Today, Hawaii’s 154,000 family caregivers have more support when a loved one goes into the hospital now that the CARE (Caregiver Advise, Record, Enable) Act has become law.
So, what’s the big deal? Why does this matter?
It’s making life better for caregivers and those they are serving.
Family caregivers play a key role in looking after spouses, parents, friends who are ailing. What this new CARE Act law does is make it clear that family caregivers are part of the patient care team. Hawaii joins more than 30 states that have adopted the law, and we’re among those who support this law that provides three supports for family caregivers when a patient goes into the hospital and as they transition home. They are:
w Identification – A patient has the opportunity to designate a family caregiver on the medical record when admitted to the hospital.
w Notification – The family caregiver is notified if their loved one is to be discharged home or transferred to another facility.
w Instruction – Hospitals must offer family caregivers instruction on the medical tasks they will need to perform at home.
All of this makes sense and it’s surprising it took this long to have such a law in place, or that this actually had to be a law.
“Having a loved one go into the hospital and return home is a stressful time for family caregivers,” said Barbara Kim Stanton, state director of AARP Hawaii. “AARP fought for the CARE Act to make it easier for family caregivers and patients to work with the hospital for the best possible outcome.
“It’s our hope that the law will empower caregivers and hospitals to form a partnership for the best possible care. Healthcare works best when everybody works together and consumers are empowered,” she added.
This law is only part of the equation.
Kauai geriatrician and palliative care physician Dr. Laurel Coleman said the time for families to talk about hospital care decisions, caregiving and post-hospital care is before a serious illness or injury happens.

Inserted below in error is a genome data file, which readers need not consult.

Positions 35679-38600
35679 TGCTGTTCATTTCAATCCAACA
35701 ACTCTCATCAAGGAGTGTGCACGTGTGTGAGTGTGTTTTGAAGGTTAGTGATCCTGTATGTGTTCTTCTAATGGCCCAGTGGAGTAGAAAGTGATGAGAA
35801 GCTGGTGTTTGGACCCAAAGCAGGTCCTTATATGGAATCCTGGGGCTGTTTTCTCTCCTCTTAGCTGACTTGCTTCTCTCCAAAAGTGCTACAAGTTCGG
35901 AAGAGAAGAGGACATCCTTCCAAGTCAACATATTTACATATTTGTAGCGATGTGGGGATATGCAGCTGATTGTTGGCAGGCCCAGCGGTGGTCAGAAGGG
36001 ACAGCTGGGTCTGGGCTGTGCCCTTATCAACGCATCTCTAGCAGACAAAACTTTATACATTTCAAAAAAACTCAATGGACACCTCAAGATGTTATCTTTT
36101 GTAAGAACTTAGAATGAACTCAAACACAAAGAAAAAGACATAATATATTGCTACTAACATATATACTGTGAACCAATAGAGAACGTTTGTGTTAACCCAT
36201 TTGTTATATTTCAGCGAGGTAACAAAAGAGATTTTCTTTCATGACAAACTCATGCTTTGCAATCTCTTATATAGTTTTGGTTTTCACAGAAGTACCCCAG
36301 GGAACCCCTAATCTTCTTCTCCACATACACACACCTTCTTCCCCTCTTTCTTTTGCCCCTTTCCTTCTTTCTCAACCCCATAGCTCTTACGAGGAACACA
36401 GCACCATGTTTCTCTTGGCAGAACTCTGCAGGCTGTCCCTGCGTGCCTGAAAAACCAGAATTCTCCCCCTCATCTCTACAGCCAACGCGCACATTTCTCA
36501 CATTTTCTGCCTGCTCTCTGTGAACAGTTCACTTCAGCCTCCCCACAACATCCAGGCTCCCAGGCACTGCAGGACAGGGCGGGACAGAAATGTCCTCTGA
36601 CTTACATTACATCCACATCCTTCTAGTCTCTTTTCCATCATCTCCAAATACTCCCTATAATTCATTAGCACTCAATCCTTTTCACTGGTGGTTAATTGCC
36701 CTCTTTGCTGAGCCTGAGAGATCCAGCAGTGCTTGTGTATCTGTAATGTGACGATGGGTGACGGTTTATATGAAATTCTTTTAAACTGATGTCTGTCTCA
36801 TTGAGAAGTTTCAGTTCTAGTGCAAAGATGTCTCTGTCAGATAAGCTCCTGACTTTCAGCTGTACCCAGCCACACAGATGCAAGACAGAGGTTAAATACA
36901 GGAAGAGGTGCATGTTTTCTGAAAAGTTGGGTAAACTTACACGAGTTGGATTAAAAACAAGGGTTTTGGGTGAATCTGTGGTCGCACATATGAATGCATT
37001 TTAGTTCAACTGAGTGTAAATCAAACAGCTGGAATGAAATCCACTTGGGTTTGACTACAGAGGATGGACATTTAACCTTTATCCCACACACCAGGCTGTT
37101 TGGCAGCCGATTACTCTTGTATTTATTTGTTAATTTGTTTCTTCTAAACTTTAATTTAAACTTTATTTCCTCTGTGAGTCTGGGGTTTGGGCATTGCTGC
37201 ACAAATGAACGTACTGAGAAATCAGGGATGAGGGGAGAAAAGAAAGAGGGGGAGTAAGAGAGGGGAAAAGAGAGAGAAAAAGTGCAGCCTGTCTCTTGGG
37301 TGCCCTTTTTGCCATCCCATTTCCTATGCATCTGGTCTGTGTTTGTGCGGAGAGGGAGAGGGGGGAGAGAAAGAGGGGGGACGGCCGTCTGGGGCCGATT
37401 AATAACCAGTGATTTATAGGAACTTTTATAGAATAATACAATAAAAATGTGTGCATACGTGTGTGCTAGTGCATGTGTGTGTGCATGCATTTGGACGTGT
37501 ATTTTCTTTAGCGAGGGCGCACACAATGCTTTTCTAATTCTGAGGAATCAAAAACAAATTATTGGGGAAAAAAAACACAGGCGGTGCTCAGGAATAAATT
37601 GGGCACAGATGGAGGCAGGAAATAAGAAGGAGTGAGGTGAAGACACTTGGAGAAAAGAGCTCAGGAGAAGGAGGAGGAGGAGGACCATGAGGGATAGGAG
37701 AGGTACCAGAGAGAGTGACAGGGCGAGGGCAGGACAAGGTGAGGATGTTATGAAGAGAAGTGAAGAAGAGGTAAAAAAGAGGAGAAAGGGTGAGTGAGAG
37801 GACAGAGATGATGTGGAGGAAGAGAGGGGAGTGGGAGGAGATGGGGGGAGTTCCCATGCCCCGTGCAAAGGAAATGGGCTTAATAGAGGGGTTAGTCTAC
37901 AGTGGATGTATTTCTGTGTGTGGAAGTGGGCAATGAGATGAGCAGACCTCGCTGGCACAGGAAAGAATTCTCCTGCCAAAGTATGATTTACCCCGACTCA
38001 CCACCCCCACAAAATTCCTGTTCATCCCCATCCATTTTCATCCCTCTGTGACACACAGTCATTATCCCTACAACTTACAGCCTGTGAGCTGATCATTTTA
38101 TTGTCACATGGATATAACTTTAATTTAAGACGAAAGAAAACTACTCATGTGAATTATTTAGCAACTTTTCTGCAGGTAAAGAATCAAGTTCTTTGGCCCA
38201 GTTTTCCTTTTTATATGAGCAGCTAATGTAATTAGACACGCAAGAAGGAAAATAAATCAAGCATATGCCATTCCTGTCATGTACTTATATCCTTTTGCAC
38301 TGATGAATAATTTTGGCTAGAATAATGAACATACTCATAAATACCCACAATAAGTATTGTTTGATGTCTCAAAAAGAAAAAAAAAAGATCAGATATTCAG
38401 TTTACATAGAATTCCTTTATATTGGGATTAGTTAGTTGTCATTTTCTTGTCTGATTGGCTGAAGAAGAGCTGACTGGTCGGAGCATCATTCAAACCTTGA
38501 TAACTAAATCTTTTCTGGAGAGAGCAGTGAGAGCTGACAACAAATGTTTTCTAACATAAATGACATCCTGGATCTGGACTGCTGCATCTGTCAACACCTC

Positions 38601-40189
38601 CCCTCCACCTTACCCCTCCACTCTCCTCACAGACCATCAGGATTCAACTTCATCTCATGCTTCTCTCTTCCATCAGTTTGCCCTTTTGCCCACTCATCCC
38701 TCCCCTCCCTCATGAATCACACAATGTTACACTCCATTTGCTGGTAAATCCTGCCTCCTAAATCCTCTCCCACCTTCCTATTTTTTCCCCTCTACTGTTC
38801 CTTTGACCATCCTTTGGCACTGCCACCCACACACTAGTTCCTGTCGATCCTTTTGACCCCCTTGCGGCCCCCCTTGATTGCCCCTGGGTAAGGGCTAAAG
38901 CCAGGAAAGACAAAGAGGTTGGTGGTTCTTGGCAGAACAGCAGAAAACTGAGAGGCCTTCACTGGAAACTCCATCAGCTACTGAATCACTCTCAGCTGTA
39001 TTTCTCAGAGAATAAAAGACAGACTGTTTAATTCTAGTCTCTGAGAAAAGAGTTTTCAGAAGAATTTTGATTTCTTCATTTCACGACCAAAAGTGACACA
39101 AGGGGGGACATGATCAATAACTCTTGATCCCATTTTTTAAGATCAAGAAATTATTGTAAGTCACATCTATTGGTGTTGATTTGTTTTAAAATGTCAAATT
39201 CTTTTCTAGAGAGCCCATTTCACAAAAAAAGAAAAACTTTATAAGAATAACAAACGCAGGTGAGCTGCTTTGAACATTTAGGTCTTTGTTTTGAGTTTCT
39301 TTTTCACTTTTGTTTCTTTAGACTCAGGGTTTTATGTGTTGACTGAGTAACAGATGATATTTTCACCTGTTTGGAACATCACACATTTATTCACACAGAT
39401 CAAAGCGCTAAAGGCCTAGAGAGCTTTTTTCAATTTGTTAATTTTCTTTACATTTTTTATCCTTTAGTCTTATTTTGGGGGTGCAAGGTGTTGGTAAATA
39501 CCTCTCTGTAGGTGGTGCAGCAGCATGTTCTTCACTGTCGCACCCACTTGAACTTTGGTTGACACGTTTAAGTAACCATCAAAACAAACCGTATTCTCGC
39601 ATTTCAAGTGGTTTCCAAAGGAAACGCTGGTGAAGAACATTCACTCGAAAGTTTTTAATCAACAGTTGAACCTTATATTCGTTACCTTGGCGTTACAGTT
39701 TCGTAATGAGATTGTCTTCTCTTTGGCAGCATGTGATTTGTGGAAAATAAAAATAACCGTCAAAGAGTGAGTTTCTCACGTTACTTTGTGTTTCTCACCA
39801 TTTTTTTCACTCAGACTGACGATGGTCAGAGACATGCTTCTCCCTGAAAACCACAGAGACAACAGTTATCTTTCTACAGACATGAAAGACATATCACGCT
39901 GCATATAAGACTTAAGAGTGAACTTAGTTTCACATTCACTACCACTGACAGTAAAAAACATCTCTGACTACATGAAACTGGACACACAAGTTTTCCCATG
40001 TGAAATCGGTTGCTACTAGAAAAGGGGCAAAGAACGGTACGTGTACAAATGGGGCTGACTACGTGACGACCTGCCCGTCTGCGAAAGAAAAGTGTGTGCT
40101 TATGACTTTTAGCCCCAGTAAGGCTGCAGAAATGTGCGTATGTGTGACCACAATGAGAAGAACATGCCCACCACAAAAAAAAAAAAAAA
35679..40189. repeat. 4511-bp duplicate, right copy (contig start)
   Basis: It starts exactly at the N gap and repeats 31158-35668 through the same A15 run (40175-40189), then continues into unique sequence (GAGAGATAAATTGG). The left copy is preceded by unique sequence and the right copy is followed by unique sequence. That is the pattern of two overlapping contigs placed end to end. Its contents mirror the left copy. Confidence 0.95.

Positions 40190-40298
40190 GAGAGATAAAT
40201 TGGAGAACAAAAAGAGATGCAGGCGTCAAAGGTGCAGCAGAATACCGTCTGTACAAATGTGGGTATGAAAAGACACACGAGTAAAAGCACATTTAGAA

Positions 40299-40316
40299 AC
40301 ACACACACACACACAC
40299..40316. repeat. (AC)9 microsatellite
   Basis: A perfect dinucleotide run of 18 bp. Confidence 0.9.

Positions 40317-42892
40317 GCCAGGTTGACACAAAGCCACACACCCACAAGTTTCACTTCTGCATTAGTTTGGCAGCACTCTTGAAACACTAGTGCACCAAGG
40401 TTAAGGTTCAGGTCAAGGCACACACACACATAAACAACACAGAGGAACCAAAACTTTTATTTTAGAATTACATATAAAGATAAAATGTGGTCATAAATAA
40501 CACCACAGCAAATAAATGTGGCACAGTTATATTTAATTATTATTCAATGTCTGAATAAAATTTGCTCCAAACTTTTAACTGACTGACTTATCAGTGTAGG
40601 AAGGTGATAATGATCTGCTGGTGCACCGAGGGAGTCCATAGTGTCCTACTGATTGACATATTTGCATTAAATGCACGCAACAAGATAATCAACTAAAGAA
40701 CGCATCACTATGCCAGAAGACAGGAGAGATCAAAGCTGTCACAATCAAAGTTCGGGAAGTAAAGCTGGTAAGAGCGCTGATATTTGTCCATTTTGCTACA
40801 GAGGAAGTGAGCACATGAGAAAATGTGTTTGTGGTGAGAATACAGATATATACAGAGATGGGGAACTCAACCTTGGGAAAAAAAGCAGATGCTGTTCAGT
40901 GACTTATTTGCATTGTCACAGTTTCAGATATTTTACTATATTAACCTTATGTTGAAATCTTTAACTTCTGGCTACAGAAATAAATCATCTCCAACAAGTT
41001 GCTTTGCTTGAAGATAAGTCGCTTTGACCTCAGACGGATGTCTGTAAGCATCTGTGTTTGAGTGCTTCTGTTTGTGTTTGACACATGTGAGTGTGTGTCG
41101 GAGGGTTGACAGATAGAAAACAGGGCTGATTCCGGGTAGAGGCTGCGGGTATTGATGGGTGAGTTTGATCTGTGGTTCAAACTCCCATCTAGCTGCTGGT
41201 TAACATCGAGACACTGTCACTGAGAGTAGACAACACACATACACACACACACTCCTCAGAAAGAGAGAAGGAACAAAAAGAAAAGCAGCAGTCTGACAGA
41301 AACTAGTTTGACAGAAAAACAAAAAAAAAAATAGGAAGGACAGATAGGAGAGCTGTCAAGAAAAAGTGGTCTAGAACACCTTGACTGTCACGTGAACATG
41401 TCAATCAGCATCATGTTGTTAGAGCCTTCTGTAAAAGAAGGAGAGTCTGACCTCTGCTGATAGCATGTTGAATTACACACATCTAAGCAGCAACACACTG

Coleman was the featured speaker at a free AARP Hawaii workshop in Kapaa in early June.
“Hospitalization is hardly ever anticipated and rarely planned for and yet it is very common as we age to need hospitalization,” Coleman said. “I think it’s valuable to talk and plan as much as we can so that we feel more capable and prepared when facing important health decisions.”
Next is raising awareness of this law.
AARP and about 15 partner organizations are distributing wallet cards with information on the three supports that the CARE Act provides. They are also promoting the resources available to help caregivers and about the “I Heart Caregivers” storytelling initiative, which highlights the extraordinary job caregivers do in our community.
“Family caregivers are unsung heroes,” Stanton said. “I Heart Caregivers recognizes what they do and helps AARP fight for more support for caregivers in Hawaii, for more services like help at home, workplace flexibility, training, relief and much more.”
Because family caregivers deliver for their loved ones every day, AARP is delivering for them. AARP will give caregivers a gift card for gas, groceries or the drug store when they share family caregiving stories at aarp.org/iheartcaregivers.
Everyone, even if they are not a caregiver, should visit the website and read the stories from Hawaii’s caregivers. They are, as Stanton says, inspiring.